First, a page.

Home A - Z FAQ Art Prints Online Library Discussion Forum Muir Weather Maps About Search
Online Library: Title Author California Geology History Indians Muir Mountaineering Nature Management

Next: Digger PineContents

The Cone-bearing Trees of Yosemite (1939) by James E. Cole


 

THE CONE-BEARING
TREES of YOSEMITE

Jeffrey Pine on Sentinel Dome, Yosemite National Park
[click to enlarge]
The Wind-swept Jeffrey Pine on Sentinel Dome

Special Number
YOSEMITE NATURE NOTES
May, 1939
Price 25 cents


Yosemite Nature Notes

THE PUBLICATION OF
THE YOSEMITE NATURALIST DEPARTMENT
AND THE YOSEMITE NATURAL HISTORY ASSOCIATION
Published Monthly


VOL. XVIIIMAY 1939No. 5

THE CONE-BEARING TREES OF YOSEMITE

By James E. Cole, Junior Park Naturalist

The coniferous trees of California are known to surpass all others of their kind in extent, in size, and in the richness of species. Yosemite National Park comprises but a minute part of the area of California, yet, there grow within the park seventeen, or forty per cent, of the forty-three cone-bearing trees found in the State. This abundance of species in Yosemite is due principally to the many kinds of climates encountered in rising from elevations of 2000 feet at the western boundary to 13,000 feet at the summits of the Sierra along the eastern boundary. Then, too, the presence of deep canyons, broad valleys, mountain meadows, lake shores, stream banks, cliffs, domes, ridges and peaks all afford different growing conditions sufficiently varied for the diverse needs of this assemblage of trees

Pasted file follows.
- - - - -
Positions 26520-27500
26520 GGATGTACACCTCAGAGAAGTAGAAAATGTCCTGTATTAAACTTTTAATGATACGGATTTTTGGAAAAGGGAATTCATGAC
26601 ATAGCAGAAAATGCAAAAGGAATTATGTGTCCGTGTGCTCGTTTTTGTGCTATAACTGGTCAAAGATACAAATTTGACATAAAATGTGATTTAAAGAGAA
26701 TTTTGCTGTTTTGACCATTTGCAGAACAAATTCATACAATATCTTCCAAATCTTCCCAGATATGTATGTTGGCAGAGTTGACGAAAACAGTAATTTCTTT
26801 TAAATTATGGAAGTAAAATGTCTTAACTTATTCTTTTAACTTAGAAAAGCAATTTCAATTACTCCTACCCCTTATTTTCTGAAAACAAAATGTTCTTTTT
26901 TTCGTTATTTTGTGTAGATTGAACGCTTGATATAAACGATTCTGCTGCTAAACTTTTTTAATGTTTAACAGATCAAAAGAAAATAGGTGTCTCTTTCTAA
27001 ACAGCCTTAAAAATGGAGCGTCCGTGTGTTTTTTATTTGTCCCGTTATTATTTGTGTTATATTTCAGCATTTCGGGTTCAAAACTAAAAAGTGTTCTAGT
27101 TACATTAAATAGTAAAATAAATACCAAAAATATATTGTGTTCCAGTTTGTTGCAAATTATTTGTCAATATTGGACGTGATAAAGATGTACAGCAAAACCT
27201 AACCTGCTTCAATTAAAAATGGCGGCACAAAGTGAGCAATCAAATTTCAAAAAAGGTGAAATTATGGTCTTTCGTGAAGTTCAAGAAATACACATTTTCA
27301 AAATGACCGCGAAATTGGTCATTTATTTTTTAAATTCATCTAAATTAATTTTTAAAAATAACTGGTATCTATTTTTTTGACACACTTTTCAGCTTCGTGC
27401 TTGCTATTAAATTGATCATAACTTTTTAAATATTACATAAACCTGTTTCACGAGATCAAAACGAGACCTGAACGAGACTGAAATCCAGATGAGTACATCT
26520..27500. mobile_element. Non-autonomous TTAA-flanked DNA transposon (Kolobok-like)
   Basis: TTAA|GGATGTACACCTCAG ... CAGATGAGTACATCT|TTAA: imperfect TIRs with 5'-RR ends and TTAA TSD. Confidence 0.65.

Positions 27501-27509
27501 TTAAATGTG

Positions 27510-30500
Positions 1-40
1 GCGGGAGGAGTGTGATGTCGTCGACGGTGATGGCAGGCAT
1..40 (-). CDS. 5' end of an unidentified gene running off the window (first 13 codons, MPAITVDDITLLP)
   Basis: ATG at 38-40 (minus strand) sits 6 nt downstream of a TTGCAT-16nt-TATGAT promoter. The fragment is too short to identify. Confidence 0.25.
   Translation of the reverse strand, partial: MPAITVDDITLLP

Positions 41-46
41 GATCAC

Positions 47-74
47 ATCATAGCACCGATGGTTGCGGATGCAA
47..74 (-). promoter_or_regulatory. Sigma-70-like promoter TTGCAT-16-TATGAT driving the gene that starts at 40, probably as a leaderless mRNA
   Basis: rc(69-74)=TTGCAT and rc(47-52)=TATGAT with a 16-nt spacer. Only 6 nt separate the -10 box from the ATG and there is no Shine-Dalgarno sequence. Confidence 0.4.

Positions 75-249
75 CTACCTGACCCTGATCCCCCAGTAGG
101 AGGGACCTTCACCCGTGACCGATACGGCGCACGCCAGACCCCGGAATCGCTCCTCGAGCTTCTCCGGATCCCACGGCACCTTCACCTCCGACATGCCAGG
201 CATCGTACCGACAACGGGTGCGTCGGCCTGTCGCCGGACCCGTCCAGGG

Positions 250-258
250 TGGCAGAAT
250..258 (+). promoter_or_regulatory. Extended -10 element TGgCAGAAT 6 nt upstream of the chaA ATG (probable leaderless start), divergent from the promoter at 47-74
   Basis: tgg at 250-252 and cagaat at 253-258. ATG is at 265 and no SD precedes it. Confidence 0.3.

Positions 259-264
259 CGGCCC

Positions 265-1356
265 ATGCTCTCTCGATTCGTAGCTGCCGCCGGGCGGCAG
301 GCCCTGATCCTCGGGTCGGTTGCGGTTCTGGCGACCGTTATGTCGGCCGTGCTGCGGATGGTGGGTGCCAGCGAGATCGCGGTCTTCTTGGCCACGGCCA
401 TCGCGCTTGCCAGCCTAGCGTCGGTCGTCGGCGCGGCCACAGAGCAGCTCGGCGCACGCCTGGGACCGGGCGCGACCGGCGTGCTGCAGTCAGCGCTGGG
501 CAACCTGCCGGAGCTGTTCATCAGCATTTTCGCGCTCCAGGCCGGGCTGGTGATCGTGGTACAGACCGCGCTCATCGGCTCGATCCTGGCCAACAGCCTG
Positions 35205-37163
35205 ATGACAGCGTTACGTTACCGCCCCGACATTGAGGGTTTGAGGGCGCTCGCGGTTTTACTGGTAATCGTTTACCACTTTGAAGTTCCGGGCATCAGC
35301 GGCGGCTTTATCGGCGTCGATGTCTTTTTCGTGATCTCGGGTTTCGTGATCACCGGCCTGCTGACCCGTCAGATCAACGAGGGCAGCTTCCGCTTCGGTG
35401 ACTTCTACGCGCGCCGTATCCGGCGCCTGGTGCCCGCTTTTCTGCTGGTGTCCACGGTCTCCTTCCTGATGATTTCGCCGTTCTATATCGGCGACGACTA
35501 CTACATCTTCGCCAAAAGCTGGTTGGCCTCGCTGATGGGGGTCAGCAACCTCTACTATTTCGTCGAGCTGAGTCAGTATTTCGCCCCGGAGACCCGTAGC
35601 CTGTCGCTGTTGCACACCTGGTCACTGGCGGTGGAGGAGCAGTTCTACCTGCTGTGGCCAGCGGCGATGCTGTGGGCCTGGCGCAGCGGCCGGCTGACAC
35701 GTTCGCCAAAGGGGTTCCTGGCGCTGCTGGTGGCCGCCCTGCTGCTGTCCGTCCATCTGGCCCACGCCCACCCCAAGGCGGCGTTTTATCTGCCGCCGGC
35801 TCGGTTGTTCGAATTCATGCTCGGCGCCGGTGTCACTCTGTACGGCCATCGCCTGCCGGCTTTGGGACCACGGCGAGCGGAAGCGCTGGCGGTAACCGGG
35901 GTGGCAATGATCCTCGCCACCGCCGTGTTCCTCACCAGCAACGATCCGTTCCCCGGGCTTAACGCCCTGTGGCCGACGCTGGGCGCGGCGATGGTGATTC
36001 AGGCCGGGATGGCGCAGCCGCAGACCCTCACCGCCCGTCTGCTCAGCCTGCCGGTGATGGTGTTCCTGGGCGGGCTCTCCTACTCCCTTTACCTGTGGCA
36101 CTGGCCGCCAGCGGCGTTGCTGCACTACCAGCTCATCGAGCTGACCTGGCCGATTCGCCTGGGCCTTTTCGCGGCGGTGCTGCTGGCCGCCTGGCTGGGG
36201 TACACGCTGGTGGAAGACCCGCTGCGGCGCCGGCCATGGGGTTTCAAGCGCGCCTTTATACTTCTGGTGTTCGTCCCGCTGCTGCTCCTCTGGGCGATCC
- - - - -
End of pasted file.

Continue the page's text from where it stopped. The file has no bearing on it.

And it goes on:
Visitors to Yosemite will enjoy their vacations more if they know the trees. Training in forestry is not necessary, for each of the seventeen conifers has singular characters that proclaim its identity to all who care to know. Learn those about your camp first. They are, in all probability, Western Yellow Pines, or Incense Cedars. Next, look for the White and Douglas Firs since both are quite common in Yosemite Valley. When these four conifers are identified, drive to Glacier Point and discover four more as you pass through the forests of Sugar Pines, Jeffrey Pines, Lodgepole Pines and Red Firs Only the persistent will find all seventeen of the cone-bearing trees of the park as three of them grow in restricted areas. The high mountain species require a trip by car, or better by foot, to their haunts. But the reward is worth the effort. It will give zest and direction to your vacation and you will sing with John Muir:

“Climb the mountains and get their good tidings.
Nature’s peace will flow into you as sunshine flows into trees.
The winds will blow their own freshness into you and the storms their energy
While cares will drop off like autumn leaves.”

* * *

Common and scientific names with the exception of Sequoia gigantea are taken from “Forest Trees of the Pacific Slope” by G. B. Sudworth, which has been designated by the National Park Service as the official tree check list.



Next: Digger PineContents

Home A - Z FAQ Art Prints Online Library Discussion Forum Muir Weather Maps About Search
Online Library: Title Author California Geology History Indians Muir Mountaineering Nature Management

http://www.yosemite.ca.us/library/cone-bearing_trees/introduction.html